High-resolution molecular karyotyping in patients with developmental delay and/or multiple congenital anomalies in a clinical setting
Article first published online: 8 APR 2010
© 2010 John Wiley & Sons A/S
Volume 79, Issue 2, pages 147–157, February 2011
How to Cite
Wincent, J., Anderlid, B.-M., Lagerberg, M., Nordenskjöld, M. and Schoumans, J. (2011), High-resolution molecular karyotyping in patients with developmental delay and/or multiple congenital anomalies in a clinical setting. Clinical Genetics, 79: 147–157. doi: 10.1111/j.1399-0004.2010.01442.x
- Issue published online: 8 APR 2010
- Article first published online: 8 APR 2010
- Received 22 January 2010, revised and accepted for publication 29 March 2010
- developmental delay;
- multiple congenital anomalies
Wincent J, Anderlid B-M, Lagerberg M, Nordenskjöld M, Schoumans J. High-resolution molecular karyotyping in patients with developmental delay and/or multiple congenital anomalies in a clinical setting.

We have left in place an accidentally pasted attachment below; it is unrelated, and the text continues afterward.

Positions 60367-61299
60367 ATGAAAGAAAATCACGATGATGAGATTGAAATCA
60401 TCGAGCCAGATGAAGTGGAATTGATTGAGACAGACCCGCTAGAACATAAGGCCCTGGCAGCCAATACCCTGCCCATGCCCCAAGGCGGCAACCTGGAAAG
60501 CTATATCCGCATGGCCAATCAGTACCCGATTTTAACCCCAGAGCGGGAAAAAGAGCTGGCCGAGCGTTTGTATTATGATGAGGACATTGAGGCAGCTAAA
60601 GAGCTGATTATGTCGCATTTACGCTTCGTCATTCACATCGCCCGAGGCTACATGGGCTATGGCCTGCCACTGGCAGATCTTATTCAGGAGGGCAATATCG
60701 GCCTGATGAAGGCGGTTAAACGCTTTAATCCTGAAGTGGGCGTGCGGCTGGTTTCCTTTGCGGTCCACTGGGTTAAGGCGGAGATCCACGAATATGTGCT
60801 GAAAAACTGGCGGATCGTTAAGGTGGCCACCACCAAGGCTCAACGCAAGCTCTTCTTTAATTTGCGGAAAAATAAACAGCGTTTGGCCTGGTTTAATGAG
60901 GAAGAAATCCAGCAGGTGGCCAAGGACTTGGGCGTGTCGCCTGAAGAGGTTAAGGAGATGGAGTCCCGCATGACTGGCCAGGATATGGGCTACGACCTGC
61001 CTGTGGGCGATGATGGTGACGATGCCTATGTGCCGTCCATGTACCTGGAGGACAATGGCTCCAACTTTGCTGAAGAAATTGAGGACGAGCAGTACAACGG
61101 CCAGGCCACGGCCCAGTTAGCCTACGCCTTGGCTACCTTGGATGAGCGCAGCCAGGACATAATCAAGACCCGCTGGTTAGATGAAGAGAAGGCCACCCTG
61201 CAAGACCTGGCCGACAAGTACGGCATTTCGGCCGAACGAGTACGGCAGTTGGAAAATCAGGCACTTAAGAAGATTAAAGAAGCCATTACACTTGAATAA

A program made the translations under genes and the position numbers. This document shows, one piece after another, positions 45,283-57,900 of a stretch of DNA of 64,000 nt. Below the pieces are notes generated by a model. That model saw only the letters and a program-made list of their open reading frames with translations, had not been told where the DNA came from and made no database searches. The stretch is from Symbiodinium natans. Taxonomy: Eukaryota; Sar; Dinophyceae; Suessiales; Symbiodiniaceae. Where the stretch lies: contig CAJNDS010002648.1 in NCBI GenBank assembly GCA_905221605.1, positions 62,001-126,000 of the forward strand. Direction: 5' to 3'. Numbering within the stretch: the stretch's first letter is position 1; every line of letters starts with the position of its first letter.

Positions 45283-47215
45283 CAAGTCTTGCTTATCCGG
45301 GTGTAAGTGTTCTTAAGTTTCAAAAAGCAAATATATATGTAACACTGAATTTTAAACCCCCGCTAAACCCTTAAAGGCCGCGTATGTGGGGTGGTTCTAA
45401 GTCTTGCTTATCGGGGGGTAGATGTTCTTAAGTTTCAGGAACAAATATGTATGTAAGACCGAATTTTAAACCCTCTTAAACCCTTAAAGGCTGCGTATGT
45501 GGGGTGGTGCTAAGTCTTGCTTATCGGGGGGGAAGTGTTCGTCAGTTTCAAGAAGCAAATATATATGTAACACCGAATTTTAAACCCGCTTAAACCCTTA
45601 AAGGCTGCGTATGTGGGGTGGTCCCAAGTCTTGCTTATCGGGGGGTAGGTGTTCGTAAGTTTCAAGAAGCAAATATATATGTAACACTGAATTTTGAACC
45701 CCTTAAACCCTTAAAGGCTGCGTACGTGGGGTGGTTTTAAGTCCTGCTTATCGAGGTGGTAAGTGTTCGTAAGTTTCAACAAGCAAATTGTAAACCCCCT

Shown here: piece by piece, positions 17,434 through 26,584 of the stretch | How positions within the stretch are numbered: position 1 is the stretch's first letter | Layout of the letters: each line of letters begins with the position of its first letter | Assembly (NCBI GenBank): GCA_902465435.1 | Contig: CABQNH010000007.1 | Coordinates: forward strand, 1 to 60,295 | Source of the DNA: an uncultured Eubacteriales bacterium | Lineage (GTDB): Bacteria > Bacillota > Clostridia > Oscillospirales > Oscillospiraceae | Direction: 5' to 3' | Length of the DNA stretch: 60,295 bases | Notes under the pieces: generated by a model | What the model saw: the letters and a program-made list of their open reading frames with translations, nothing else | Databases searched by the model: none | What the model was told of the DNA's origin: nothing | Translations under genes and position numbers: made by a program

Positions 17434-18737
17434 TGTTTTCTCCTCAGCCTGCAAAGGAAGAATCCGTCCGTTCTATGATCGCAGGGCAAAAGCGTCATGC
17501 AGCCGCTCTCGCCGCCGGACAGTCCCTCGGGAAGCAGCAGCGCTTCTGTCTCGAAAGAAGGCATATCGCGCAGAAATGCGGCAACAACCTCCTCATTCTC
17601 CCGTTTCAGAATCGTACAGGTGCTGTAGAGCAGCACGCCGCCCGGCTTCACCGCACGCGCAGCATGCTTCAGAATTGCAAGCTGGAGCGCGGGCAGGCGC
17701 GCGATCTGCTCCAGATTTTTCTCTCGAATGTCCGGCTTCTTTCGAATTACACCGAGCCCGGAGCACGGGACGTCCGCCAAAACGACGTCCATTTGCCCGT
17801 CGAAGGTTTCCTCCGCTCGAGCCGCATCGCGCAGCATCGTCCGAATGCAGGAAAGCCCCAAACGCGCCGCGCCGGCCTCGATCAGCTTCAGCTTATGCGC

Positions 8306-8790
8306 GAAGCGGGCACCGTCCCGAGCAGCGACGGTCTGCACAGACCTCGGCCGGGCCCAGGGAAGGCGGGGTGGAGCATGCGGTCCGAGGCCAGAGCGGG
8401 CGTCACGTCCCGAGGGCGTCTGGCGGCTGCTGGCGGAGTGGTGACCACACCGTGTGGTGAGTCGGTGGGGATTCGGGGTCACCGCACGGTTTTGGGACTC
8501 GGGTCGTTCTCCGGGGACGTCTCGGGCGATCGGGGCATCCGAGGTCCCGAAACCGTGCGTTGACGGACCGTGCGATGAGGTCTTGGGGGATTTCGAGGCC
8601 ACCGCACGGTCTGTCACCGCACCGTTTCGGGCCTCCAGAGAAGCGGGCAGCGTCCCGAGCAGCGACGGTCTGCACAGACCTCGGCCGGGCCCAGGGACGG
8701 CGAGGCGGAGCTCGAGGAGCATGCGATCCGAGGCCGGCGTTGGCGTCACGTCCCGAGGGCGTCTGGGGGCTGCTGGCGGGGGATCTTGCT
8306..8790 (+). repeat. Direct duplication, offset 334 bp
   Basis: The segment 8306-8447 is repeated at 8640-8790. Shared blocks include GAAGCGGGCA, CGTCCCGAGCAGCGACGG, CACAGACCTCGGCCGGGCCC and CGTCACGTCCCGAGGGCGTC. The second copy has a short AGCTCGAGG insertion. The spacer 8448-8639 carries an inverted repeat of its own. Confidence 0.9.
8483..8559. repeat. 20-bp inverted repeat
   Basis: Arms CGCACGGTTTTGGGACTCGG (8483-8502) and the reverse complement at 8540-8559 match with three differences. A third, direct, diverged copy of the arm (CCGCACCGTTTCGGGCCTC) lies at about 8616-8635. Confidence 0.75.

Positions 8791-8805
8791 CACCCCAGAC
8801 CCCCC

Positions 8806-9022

Microarray-based comparative genomic hybridization (array-CGH) enables genomewide investigation of copy-number changes at high resolution and has recently been implemented as a clinical diagnostic tool. In this study we evaluate the usefulness of high-resolution arrays as a diagnostic tool in our laboratory and investigate the diagnostic yield in the first 160 patients who were clinically referred for investigation of developmental delay (DD)/multiple congenital anomalies (MCA). During this period both 38K BAC-arrays and 244K oligonucleotide-arrays were used. Copy-number variations (CNVs) not previously reported as normal variants were detected in 22.5% of cases. In 13.1% the aberrations were considered causal to the phenotype and in 9.4% the clinical significance was uncertain. There was no difference in diagnostic yield between patients with mild, moderate or severe DD. Although the effective resolution of the 244K oligonucleotide-arrays was higher than the 38K BAC-array, the diagnostic yield of both platforms was approximately equal and no causal aberrations <300 kb were detected in this patient cohort. We experienced that increasing the resolution of a whole genome screen in the diagnostic setting has its drawback of detecting an increased number of CNVs with uncertain contribution to a phenotype. Based on our experiences, array-CGH is recommended as the first-step analysis in the genetic evaluation of patients with DD and/or MCA.